BN: Prior to his hiring at Cincinnati, Luke Fickell’s only head coaching experience was as Ohio State’s interim head coach in 2011 when he went 6-6. What makes you think he is the guy to turn around the Bearcats’ program?
DTD: The results on the field in year one weren’t ideal, but Fickell has already made huge strides in recruiting. Cincinnati had the No. 1 2018 recruiting class in the American Athletic Conference and he made a big deal about recruiting locally. Too often, the top prospects in southern Ohio weren’t ending up as Bearcats under Tommy Tuberville, who had continually diminishing returns both in recruiting and in terms of wins and losses.
Just bringing in talented players doesn’t solve everything, but considering Fickell inherited a 4-8 team and immediately began building the best recruiting class for the program in quite a while, it would be difficult not to feel optimistic about the next steps.
BN: It seems like Luke Fickell is still trying to gain the trust of his players. Have you seen anything in spring practices that indicates progress and more team cohesion?
DTD: I think there is already a great deal of trust there. Fickell and his staff have brought a lot more energy to the table and I think the players are responding to that. I also think the implementation of new schemes and a pretty young roster means there is kind of a “we’re all in this together” point of view.
BN: With a team full of underclassmen, which side of the ball will be the strength of the Bearcats team this year?
DTD: The defense. It’s easy to say that because Fickell was a defensive coordinator, but most of the best playmakers from last year (Perry Young, Jarell White, Marquise Copeland etc.) are on that side of the ball. Plus the recruiting I already talked about led to a number of talented defensive additions, including four-star prospect Malik Vann. He’s going to be a big difference maker for years to come.
BN: If you were Chip Kelly, how would you attack the Bearcats’ defense? What is their biggest weakness on defense?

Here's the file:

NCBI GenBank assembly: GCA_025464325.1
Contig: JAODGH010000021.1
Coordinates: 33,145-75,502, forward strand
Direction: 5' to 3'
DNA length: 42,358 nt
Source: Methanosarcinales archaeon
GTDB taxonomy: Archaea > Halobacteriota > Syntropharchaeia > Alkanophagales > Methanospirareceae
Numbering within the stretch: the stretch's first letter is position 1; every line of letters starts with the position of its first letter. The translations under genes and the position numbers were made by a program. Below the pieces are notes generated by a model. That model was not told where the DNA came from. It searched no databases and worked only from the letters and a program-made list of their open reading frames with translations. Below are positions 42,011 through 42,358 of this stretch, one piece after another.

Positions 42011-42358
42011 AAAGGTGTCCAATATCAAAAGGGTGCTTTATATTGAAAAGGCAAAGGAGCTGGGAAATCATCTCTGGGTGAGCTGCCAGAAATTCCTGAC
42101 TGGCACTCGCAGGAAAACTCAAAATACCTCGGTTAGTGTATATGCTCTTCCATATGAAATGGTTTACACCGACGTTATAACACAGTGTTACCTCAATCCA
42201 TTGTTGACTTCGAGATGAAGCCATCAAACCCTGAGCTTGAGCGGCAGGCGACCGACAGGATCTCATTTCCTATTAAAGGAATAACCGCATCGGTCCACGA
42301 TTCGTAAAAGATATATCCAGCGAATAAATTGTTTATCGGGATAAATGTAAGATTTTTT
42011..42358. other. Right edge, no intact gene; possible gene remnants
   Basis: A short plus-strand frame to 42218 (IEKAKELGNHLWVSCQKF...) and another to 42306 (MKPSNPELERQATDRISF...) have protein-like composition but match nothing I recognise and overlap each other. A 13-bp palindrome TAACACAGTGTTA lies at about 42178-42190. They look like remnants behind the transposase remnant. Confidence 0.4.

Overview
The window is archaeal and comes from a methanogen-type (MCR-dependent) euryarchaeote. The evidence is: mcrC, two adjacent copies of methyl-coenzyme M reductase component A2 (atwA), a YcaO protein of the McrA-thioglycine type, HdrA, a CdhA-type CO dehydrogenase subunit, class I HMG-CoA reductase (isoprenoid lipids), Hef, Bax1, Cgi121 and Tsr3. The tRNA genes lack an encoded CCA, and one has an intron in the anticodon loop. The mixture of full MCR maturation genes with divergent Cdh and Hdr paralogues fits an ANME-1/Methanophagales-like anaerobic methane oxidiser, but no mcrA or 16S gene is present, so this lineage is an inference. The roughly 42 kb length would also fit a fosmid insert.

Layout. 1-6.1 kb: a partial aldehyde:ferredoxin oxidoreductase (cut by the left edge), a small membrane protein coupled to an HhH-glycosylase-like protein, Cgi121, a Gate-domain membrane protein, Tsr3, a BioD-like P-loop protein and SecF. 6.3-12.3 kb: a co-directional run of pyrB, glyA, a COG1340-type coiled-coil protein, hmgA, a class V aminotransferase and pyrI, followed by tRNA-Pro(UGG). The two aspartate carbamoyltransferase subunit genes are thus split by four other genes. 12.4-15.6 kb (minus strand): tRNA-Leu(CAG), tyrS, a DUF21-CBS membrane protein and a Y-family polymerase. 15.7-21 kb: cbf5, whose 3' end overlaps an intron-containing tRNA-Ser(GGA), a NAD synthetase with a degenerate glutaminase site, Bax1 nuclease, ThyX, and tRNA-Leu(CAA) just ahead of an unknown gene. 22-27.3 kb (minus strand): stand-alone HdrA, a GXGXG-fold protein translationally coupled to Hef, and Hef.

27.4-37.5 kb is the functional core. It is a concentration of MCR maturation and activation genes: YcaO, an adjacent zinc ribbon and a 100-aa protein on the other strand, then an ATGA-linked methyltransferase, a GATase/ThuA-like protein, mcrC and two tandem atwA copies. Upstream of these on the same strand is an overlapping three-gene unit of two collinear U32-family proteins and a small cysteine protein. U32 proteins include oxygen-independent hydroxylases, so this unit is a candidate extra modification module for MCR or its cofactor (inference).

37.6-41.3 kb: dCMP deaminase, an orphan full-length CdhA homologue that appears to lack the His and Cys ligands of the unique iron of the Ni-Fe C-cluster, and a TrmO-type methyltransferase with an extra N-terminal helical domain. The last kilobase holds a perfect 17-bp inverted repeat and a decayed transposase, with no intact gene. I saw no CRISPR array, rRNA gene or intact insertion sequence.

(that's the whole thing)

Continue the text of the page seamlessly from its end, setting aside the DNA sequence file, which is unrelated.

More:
DTD: I imagine this will be something Fickell and his staff are trying to address, but UC has struggled with creating a pass rush the last few years. The Bearcats had 12 sacks last year, which was actually down from already terrible amounts in 2016 (19) and 2015 (13). So throwing the ball and preaching patience is the best course of actio until its revealed that the pass rush is fixed.
BN: What is the Bearcats’ biggest strength on defense?
DTD: There’s a lot of versatility, especially in the back end. Several defenders play more hybrid roles rather than just traditional linebacker and defensive back posts. This means guys with varied skill sets are roaming around. For example, Tyrell Gilbert a starting cornerback on the depth chart but he has played safety and linebacker before.
BN: Conversely, what is the biggest strength the Bearcats have on offense?
DTD: They have two very talented and young running backs in Michael Warren II and Gerrid Doaks. The latter was recovering from an injury this offseason, so Warren is poised to get the bulk of the carries this week (No. 1 on the depth chart), but both guys run with great vision and strength.
BN: What is the most glaring weakness on offense?
DTD: Quarterback play is not the best. Hayden Moore is UC’s starter and he has flashed potential in the past, but he has been at best an average quarterback in his time with the Bearcats. He’s a senior this year and the de facto starter, but he doesn’t show a lot of confidence throwing the ball down field and his decision making suffers because of that. It’s too bad because Kahlil Lewis, the team’s No. 1 wideout, is incredible.
BN EXTRA POINT: Predict the Final Score.